Valencia de Alcántara, a melting pot of cultures
If you like losing yourself in narrow alleyways to steep yourself in the atmosphere of former times, Valencia de Alcántara is an ideal destination. Valencia de Alcántara and its Gothic Jewish Quarter were declared an Asset of Cultural Interest in the Historical-Artistic Ensemble category in 1997.
Its frontier character is the key to understanding the artistic heritage and the history of this town, which is the life and soul of what we today refer to affectionately as ‘La Raya’ (the line). Many of its inhabitants took refuge in Castelo de Vide over the border when they were expelled from Spain by the Catholic Monarchs in 1492. These links have been maintained over time.
Three cultures coexisted here, those of Christians, Arabs, and Jews, in a typically medieval irregular layout of narrow winding streets full of picturesque spots which have inspired numerous stories and legends.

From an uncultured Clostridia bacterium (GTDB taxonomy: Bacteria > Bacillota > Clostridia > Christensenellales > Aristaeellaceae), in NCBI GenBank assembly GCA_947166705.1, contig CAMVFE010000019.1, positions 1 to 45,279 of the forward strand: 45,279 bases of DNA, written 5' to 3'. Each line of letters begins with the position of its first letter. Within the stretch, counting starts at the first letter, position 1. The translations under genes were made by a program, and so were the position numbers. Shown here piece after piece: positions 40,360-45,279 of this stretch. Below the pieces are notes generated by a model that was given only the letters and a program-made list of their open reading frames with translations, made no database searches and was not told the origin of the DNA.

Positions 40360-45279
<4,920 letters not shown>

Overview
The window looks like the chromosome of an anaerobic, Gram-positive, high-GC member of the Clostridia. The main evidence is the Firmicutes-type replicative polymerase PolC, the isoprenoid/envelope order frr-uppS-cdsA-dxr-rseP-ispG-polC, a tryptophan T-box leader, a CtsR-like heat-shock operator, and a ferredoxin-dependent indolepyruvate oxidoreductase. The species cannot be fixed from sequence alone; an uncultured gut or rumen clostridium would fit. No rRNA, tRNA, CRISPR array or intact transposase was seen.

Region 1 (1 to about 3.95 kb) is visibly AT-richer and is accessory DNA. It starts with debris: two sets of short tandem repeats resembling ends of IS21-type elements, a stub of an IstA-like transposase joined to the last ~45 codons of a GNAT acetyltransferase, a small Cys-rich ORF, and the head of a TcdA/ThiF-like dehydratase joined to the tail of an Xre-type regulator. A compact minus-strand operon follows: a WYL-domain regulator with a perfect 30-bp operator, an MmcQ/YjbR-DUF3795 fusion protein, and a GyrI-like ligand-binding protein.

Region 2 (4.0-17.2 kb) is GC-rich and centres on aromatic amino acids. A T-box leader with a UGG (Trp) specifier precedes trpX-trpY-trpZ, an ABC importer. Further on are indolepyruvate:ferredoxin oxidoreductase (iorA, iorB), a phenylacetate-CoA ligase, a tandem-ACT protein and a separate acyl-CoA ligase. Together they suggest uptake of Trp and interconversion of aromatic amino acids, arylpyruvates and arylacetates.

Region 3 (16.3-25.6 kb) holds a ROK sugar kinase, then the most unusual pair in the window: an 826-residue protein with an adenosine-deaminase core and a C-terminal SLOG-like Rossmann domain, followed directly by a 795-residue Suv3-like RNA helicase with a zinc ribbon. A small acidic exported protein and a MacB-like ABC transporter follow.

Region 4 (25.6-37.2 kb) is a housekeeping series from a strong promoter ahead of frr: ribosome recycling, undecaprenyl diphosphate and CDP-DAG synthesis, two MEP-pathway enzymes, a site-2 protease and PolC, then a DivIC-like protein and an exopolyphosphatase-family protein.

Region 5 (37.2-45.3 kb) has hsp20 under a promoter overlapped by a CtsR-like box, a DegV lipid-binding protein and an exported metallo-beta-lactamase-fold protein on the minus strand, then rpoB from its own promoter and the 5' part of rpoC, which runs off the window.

Visitors can also get to know the magnificent synagogue, the castle and its Keep, and the Church of Santa María de Rocamador which was declared an Asset of Cultural Interest in the Historical-Artistic Monument category in 1982 and houses important examples of sacred art by Berruguete, “the Divino” Morales, and Churriguera.
Few destinations have so much interesting history as Valencia de Alcántara, which has been inhabited since prehistoric times (the megalithic complex in its municipal district is one of the most important in Europe); it is a distinguished fortified frontier town with a melting pot of cultures.